You might remember Trine, Frozenbyte’s excellent downloadable action-puzzler that released to critical acclaim back in 2009. If you do, then you’ll definitely know what to expect from Trine 2, since almost all of the original’s physics-puzzling template is carried over wholesale into this sequel. The knight, wizard and thief characters return largely untouched, and that much-lauded balance of physics-puzzling and action sequences carries a similar ratio.
Whether or not that’s a good thing depends on your persuasion. Although the original Trine ended up as somewhat of a critical darling, the actual experience of playing the finished product (at least in my informal discussions) tended to split the audience with some bemoaning imprecise and floaty jumping mechanics, or having gotten stuck on some fairly lacklustre combat. On the flipside, there were those that absolutely fell in love with switching their characters on the fly and thinking laterally to solve mind-bending puzzles that tested even hardened players.
Trine 2 is still a side-scrolling, absolutely gorgeous, action game at its heart then. The knight, wizard and thief are brought together by the mysterious Trine artifact, and tasked with working together to defeat stage after stage of enemies, puzzles and traps. Each of them has unique abilities, with the Wizard able to conjure objects out of thin air or shift things around the screen, the thief swinging from wooden beams or firing arrows at enemies, and the knight marauding around with sword and shield to mop up any ground-based threats.
A typical puzzle will require the use of two or more of those characters to solve, so playing solo means switching between them in real time. As a basic example, the wizard might create a new platform so the knight can jump over an obstacle and slay enemies on the other side. Whilst that’s perfectly fine in and of itself, multiplayer is really where Trine 2 manages to shine, and particularly in local mode. Online modes work well, but this is a game that really picks up with people arguing and shouting in the same room, and the convivial sense of accomplishment on beating a difficult puzzle is hard to beat.
That said, there aren’t that many tough moments in Trine 2, and with a couple of brains working together most of the stages can be beaten with relative ease. Of course there is still an element of skill required for most of the solutions, so simply coming up with a plan isn’t enough. Various sequences require timing and gamepad dexterity to fulfill their requirements, but even relative newcomers can practice their way to success. Checkpoints are frequent and well-placed, and good players can resurrect their comrades simply by reaching a new one.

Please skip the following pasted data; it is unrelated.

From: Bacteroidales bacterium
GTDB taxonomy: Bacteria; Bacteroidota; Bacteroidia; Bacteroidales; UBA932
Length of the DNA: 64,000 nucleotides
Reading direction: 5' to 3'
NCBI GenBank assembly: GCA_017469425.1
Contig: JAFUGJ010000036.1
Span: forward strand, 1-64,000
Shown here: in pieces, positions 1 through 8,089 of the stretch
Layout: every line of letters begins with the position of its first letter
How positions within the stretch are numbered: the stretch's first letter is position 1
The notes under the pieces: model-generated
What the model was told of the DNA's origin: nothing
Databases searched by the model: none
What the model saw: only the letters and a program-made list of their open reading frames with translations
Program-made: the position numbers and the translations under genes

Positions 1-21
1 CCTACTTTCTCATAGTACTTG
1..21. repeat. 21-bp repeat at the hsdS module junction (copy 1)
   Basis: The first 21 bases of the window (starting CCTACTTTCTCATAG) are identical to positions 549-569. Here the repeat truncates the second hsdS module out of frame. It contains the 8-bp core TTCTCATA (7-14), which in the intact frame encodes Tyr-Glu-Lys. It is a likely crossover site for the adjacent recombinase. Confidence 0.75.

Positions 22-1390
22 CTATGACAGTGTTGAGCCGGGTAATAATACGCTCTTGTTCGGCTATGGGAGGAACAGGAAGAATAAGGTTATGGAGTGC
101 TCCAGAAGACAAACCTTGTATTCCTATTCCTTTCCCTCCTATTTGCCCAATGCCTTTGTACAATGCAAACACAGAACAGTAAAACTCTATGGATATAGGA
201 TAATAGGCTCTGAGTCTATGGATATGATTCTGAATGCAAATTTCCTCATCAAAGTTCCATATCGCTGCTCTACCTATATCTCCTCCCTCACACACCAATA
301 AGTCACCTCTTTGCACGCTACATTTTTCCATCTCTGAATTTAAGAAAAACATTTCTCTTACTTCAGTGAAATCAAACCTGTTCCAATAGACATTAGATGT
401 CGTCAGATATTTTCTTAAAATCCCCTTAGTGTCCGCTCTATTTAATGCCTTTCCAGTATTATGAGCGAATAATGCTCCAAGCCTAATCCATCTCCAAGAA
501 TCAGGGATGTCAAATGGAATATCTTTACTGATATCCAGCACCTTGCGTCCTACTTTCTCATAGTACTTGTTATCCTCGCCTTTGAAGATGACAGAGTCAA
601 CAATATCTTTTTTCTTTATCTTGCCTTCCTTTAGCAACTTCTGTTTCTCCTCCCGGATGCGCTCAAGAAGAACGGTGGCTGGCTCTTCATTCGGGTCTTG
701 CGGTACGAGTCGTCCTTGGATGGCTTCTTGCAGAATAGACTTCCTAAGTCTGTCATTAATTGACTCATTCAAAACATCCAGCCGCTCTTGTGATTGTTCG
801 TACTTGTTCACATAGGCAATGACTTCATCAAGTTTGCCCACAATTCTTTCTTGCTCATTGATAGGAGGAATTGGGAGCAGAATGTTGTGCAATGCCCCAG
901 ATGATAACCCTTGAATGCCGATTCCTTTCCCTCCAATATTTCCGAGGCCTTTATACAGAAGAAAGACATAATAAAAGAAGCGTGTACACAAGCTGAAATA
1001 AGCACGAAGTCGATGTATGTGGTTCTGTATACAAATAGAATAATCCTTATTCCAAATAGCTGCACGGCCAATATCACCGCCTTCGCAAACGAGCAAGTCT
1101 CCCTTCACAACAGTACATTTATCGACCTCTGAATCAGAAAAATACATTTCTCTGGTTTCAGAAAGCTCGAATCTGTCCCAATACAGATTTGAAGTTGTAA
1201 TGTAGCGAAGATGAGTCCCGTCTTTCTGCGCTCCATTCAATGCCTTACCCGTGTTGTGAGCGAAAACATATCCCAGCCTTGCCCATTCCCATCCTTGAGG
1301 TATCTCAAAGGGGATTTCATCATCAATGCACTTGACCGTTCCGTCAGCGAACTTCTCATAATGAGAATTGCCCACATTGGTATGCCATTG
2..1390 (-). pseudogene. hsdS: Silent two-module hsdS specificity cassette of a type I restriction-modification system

Those newcomers might also be taken aback by just how gorgeous the art style of Trine 2 can be, and it’s a significant step up for those that delved into the original. The diverse environments are spectacularly coloured with greens, purples, oranges and everything in-between, lending the visuals a fairy tale quality that few other games manage to achieve. The screen is a little too cluttered at times however, and although a decent PC resolution helps to separate objects, there are numerous occasions when characters are simply lost amidst the colourful chaos.
About the only disappointment then is that Trine 2 is simply more of the original, with few improvements thrown into the mix. Physics and the nature of character movement remain floaty and occasionally imprecise, and whilst there are new puzzle mechanics to play with (fluid dynamics mainly), the sense of deja vu will be prominent for those that played the 2009 offering.
There are extended modes, collectibles and the some ingenious achievements for those that are susceptible to their draw, but unless you really fall in love with the physics and puzzles, you’ll likely play through the campaign once and be done with it. Even in those terms however, Trine 2 is good value, and if you’re one of the people that didn’t delve into the original title, there’s absolutely no reason not to succumb to the charms on offer here. Just try and play it on the PC if you can, the resolution helps no end.